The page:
He was the executive director of the Committee of Army and Navy Religious Activities of the National Jewish Welfare Board from December 1942 through February 1946. He was president of Central Conference of American Rabbis (CCAR), the chief organization of Reform Judaism in America from July 1950 to June 1952.


His Legacy Continues

The Society sponsors Spring and Fall speaker programs and a clergy institute.

Fall Shabbat Service
on Friday October 30, 2015
note date change!

Bernstein believed the proper role for American Jews was to provide Israel with moral, political, and financial support and to be an advocate for Israel’s interests with the American Government. He was the Chairman of AIPAC (American Israel Public Affairs Committee), founded in 1954.

Professor Ilan Stavans, Lewis-Sebring Professor in Latin American and Latino Culture at Amherst College, Cuba and the Jews, May 7, 2015

Rabbi David Fox Sandmel, Crown Ryan Professor of Jewish Studies at the Catholic Theological Union and Director of Interfaith Affairs for the Anti-Defamation League, The 50th Anniversary of Nostra Aetate, Clergy Institute, March 27, 2015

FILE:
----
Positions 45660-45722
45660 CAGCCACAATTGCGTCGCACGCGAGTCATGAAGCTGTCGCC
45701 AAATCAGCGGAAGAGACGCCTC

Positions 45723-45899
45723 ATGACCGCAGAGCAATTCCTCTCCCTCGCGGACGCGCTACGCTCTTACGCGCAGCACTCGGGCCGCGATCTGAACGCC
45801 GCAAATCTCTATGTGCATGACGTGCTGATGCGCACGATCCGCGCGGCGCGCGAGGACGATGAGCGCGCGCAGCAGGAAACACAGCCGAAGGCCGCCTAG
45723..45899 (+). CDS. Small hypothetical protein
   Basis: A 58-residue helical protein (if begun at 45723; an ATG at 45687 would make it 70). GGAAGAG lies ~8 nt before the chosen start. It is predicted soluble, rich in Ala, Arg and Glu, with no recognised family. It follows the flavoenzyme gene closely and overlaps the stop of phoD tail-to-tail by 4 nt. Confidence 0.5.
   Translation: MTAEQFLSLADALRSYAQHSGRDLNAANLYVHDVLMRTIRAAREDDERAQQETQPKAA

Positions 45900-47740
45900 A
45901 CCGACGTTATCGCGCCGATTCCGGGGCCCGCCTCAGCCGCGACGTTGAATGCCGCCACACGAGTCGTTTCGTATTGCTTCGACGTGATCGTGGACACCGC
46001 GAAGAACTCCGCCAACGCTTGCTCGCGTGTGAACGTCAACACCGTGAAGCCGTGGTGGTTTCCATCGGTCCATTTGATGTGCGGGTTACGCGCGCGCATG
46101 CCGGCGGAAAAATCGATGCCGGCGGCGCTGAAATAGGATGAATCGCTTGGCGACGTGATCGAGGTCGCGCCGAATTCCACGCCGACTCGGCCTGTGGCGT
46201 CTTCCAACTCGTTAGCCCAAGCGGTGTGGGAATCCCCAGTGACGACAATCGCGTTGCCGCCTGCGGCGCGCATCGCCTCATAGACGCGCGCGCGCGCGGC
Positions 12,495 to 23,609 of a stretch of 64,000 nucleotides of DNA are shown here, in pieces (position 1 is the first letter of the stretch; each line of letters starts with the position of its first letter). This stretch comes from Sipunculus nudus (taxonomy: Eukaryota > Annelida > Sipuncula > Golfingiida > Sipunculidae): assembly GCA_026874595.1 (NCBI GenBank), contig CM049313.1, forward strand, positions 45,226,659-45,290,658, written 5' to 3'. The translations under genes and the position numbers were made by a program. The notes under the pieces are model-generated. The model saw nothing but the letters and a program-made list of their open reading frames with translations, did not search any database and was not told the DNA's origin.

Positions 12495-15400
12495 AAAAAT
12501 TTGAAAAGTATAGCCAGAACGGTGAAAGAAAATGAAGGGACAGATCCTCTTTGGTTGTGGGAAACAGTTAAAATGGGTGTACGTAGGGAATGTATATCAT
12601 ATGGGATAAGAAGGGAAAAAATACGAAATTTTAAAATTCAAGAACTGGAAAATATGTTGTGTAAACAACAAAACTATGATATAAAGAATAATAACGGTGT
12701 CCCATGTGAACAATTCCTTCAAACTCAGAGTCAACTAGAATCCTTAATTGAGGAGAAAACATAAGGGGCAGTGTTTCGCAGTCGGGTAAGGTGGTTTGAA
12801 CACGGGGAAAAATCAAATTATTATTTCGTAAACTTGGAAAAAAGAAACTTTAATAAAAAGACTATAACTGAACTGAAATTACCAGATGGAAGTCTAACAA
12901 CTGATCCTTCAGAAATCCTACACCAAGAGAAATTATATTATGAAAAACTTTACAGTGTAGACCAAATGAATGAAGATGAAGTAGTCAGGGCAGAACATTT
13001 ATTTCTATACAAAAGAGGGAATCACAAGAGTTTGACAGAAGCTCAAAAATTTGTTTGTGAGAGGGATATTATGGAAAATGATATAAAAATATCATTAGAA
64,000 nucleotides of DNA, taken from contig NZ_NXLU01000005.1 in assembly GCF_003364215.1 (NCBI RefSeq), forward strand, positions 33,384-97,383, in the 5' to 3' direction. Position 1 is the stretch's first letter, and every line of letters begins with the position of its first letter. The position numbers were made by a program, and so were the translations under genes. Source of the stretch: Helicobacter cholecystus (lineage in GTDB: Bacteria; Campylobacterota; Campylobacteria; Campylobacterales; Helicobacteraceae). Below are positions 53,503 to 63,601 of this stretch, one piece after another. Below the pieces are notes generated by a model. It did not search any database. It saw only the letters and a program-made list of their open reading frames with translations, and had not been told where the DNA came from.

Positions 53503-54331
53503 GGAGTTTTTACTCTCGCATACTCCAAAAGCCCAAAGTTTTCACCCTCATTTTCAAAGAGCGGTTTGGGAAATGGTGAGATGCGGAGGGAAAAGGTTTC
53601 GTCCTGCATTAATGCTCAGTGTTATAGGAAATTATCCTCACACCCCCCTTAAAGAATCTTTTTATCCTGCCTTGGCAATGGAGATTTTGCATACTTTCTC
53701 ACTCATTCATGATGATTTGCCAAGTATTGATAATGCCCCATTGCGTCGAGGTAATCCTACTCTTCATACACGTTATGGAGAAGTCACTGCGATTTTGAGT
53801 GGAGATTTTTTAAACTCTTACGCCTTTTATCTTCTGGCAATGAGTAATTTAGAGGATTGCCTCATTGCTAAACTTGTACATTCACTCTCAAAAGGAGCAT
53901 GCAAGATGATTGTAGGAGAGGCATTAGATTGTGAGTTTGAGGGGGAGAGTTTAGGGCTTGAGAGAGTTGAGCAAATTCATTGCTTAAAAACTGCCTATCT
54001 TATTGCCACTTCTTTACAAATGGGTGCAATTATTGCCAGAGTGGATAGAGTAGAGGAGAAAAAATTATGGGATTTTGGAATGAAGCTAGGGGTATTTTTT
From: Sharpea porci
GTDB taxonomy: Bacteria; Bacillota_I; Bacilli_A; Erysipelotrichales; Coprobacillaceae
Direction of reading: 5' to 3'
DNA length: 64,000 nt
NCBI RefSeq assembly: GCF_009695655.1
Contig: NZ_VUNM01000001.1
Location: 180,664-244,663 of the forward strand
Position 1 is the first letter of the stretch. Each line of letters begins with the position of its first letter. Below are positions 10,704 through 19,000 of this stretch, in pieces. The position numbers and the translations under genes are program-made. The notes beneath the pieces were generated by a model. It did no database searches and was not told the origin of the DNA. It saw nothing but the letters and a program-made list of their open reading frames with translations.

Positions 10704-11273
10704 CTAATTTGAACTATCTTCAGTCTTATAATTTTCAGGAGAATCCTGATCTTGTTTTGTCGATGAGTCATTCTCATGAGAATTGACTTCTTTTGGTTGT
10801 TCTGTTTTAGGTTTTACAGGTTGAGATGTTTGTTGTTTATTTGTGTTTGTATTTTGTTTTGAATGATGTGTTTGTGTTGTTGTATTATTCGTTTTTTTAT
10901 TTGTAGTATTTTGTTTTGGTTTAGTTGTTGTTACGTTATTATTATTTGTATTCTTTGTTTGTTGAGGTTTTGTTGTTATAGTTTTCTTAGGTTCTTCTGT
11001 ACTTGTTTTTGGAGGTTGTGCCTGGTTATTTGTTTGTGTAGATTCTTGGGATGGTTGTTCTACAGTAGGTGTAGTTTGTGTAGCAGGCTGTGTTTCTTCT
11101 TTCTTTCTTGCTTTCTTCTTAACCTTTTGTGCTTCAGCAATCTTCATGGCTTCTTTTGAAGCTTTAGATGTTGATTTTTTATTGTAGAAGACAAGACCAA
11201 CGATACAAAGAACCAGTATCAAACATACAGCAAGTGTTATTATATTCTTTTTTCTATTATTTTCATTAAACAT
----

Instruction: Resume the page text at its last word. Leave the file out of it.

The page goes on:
Social Action
From 1936 to 1940 Bernstein was Chair of the Rochester City Planning and Housing Council. From that position he argued for integrated neighborhoods and the construction of affordable, integrated residences for low-income families. He was also an advocate of women’s emancipation and African American rights in the 1930s and 1940s.
Tempro, a social action program providing shelter for homeless families, started under his rabbinic tenure in the 1970s.

Rabbi Peter W. Stein, Senior Rabbi at Temple B’rith Kodesh, Shabbat Chayei Sarah: How Traditions are Passed from Generation to Generation, Nov. 11, 2014

Professor Aaron Hughes, Philip S. Bernstein Professor of Jewish Studies at the University of Rochester, Jewish Studies: At the Time of Rabbi Bernstein and Now, Nov. 15, 2013

Throughout his life he was an active leader in advancing good will and brotherhood in both the Jewish and the larger communities.
In 1934, Bernstein helped establish the Interfaith Good-Will Committee between the Jewish, Protestant and Catholic communities of Rochester.
In 1942, he conducted the first pulpit exchange with Mt. Olivet Baptist Church of Rochester. This exchange continues to this day.
   Professor Harold Wechsler, Professor of Jewish Education and History at NYU Steinhardt, Jewish Access to American Higher Education in the 20th Century April 11, 2013